Skip to main content

Statute of limitations on deposit dispute in WA state?

Seattle, WA |

We moved out of a rental house just over a year ago, and when we did, the landlord did not return our deposit within the required time period. He did finally send a check for a small part of our deposit and an itemized list of "damages", which were ridiculous. He did not do a move-in or move-out check list with us, we left the house in better condition than when we moved in, and he also owes us additional money for child care that we provided. I know that the fact that he didn't return the deposit in a timely way means he forfeits it, so I'm sure we would get the money if we took him to small claims court. For various reasons, it took us a while to decide that we want to pursue this. It has been a year (and a couple weeks). Is there a time limit on this sort of claim, or can we still file?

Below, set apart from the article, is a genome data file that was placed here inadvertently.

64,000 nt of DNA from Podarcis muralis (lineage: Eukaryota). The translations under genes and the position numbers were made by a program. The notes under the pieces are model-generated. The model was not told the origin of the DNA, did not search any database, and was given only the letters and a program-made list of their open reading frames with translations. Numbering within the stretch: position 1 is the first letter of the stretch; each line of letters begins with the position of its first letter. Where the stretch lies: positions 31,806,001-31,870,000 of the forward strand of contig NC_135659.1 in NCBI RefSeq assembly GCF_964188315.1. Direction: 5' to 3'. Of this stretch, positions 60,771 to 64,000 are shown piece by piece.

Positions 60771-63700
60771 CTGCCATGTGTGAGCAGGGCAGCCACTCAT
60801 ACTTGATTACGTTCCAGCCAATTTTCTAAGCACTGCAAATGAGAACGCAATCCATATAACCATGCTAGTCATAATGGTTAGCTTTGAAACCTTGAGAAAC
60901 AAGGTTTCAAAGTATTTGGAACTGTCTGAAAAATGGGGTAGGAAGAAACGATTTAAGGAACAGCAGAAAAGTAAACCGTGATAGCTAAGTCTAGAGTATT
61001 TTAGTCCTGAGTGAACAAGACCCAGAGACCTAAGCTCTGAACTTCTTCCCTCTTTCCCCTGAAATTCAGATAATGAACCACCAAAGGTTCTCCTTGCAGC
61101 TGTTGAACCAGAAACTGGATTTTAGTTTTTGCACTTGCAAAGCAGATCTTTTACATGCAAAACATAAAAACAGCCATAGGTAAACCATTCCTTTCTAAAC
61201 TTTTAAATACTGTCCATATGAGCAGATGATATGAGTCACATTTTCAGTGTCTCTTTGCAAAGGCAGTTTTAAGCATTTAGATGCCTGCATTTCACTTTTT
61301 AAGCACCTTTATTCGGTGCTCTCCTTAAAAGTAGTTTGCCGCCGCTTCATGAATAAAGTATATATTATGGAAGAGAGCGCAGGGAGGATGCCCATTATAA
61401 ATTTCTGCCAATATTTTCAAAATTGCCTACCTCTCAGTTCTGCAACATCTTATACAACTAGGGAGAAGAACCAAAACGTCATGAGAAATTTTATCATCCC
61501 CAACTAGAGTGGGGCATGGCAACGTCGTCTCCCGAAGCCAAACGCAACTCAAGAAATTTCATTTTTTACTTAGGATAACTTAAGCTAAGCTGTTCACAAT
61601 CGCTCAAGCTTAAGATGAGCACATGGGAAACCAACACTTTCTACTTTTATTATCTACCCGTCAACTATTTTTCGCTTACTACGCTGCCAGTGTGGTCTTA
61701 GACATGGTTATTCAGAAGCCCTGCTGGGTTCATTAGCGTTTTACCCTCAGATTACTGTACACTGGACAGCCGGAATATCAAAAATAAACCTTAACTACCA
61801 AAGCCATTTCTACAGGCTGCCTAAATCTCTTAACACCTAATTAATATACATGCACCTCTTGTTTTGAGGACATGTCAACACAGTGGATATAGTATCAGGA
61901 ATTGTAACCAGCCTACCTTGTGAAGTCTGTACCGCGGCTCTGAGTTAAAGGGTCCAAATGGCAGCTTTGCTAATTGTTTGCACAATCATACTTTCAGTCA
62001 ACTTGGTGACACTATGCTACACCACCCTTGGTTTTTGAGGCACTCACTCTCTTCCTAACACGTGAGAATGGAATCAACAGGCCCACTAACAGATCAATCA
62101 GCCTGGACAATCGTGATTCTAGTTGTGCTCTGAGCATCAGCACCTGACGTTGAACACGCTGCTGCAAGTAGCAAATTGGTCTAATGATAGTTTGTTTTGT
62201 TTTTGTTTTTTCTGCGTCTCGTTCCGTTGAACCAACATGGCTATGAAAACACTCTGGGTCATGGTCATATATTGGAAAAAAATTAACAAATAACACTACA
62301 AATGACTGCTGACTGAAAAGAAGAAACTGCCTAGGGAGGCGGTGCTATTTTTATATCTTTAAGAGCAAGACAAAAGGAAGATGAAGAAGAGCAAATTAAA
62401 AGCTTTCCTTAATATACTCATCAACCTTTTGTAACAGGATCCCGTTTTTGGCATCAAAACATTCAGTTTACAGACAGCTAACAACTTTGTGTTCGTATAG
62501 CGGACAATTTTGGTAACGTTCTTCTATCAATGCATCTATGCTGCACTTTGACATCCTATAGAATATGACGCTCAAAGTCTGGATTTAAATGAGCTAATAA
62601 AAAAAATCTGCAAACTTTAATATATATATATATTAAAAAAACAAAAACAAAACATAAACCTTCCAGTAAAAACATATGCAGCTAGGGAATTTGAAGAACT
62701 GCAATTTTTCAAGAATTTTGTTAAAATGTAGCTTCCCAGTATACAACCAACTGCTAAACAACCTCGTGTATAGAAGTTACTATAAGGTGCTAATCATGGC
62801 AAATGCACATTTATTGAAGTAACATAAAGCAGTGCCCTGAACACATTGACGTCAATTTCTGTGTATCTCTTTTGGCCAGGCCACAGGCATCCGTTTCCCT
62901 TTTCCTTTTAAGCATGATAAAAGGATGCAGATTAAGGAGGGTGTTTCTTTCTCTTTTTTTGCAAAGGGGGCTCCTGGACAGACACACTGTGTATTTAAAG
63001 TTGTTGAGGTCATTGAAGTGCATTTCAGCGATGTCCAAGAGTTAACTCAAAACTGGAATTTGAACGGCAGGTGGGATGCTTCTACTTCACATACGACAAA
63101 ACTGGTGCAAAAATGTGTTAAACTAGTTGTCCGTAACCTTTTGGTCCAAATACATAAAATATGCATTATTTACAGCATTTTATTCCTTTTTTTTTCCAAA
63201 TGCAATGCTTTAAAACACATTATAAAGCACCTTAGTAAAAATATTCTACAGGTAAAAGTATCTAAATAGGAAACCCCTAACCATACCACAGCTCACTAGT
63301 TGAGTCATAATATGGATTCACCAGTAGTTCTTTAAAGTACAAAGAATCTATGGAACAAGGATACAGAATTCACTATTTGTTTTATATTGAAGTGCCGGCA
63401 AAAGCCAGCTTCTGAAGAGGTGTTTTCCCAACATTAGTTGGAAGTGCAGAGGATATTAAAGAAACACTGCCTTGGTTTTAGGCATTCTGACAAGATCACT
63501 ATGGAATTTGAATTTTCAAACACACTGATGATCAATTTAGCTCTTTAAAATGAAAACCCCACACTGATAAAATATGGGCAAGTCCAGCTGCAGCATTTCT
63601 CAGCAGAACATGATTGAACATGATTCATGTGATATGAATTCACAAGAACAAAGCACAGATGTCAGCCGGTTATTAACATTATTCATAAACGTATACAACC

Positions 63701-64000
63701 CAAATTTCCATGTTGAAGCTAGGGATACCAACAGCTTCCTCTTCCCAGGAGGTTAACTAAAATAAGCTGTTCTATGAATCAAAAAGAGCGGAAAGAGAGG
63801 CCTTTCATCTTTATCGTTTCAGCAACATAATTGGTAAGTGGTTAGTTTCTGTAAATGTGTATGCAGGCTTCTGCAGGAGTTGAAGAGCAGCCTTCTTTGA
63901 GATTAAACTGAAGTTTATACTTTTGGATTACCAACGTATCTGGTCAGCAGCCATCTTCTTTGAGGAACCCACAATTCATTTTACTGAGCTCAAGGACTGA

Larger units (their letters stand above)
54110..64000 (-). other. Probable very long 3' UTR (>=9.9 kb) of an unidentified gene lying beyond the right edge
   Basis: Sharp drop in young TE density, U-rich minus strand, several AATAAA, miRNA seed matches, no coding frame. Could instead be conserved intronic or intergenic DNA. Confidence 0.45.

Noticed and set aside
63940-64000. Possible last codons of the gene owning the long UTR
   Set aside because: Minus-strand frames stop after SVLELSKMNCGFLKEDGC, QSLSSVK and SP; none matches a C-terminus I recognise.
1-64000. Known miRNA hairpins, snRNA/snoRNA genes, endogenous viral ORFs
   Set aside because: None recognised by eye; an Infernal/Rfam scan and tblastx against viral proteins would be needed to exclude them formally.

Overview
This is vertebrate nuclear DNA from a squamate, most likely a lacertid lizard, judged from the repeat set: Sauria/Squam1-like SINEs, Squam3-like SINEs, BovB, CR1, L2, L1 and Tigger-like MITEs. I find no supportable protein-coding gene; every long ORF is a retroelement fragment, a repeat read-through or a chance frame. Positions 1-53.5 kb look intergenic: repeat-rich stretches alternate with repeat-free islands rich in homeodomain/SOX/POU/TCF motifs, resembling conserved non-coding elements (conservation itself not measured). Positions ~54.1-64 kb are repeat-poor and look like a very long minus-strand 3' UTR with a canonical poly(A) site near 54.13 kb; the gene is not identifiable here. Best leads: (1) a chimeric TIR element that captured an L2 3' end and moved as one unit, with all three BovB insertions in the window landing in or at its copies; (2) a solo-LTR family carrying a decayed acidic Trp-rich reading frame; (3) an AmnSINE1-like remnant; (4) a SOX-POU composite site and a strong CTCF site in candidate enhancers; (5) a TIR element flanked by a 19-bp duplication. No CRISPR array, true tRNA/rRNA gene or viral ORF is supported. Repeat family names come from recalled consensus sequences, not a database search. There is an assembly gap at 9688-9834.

+ Read More

Attorney answers 1


If there was no walk through checklist, your landlord could not take a deposit from you. See RCW 59 18 260. Did you have a written rental agreement with him? If you had a written agreement then the relevant statute of limitations is six years from when you stopped living there and paying rent. If your rental agreement was not in writing, then arguably the SOL is three years. So on your facts, you have not allowed too much time to pass. The advantage of doing this now is that everybody's memory is still fresh. You might want to read my thoughts on getting deposits back in the Legal Guide section of this site. Hope this helps - Elizabeth Powell